MiamiHerald / From Silicon Valley to Hollywood to Washington, D.C., allegations of workplace sexual harassment and assault are in the headlines daily and have ended the careers of numerous high-profile executives and politicians. Last month, the “Me Too” hashtag prompted thousands of women and men to take to social media and share stories of sexual harassment and assault.
Closer to home, Florida’s Democratic Party Chair Stephen Bittel stepped down and Republican State Senator Jack Latvala is under investigation as a result of high-profile sexual harassment accusations.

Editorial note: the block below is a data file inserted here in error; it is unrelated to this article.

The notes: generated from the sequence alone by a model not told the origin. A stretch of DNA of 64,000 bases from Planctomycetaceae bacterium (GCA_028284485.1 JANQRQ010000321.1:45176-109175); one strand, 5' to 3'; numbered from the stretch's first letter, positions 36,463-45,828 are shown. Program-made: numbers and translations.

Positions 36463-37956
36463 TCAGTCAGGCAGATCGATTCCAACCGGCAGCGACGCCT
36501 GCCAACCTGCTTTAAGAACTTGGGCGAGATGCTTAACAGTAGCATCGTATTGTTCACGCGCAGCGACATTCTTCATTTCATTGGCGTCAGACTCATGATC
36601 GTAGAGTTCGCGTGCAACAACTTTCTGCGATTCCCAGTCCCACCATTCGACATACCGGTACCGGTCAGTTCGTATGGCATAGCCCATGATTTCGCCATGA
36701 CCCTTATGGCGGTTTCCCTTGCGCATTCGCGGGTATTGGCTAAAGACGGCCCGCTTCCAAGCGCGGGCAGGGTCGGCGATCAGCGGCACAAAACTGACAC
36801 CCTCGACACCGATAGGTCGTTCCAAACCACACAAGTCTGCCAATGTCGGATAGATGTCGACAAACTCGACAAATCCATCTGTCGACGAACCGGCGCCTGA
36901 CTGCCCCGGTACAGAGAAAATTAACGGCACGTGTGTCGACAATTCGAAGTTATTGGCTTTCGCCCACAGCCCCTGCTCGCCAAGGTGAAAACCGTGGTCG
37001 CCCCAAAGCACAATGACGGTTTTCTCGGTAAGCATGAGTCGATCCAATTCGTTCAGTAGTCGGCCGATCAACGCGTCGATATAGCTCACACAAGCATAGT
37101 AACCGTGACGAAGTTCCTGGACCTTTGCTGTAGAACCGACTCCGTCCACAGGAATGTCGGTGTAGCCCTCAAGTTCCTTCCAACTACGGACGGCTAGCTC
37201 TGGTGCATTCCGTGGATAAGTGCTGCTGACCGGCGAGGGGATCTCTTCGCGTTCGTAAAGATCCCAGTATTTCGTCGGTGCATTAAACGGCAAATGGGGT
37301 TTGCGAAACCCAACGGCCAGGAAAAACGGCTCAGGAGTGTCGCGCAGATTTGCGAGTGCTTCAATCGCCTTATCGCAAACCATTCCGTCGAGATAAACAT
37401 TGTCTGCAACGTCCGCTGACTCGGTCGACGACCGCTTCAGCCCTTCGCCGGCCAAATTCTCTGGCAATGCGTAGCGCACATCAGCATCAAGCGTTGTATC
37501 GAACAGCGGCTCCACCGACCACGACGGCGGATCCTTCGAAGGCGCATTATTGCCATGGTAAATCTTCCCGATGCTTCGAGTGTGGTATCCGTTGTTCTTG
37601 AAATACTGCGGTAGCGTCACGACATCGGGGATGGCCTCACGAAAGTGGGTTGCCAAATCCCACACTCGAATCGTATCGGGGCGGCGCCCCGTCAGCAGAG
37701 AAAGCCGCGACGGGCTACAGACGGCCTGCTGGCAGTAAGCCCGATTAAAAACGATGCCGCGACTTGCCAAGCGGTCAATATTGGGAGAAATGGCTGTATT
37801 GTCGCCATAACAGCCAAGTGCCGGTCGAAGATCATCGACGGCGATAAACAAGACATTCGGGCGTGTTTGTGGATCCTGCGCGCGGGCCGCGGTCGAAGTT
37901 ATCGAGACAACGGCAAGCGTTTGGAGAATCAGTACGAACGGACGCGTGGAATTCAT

If there is a lesson to be learned from the recent wave of high-profile claims, it is that sexual misconduct allegations are bad for a company’s employees, its bottom line, its reputation, and its corporate culture. Simply put, now is not just a good time – it is an essential time – for employers to review their workplace harassment policies and procedures to ensure that they are updated to a 21st century standard.
Following is some practical compliance advice and recommendations as to what you should be doing to ensure that your company stays ahead of the concerns that are rocking America.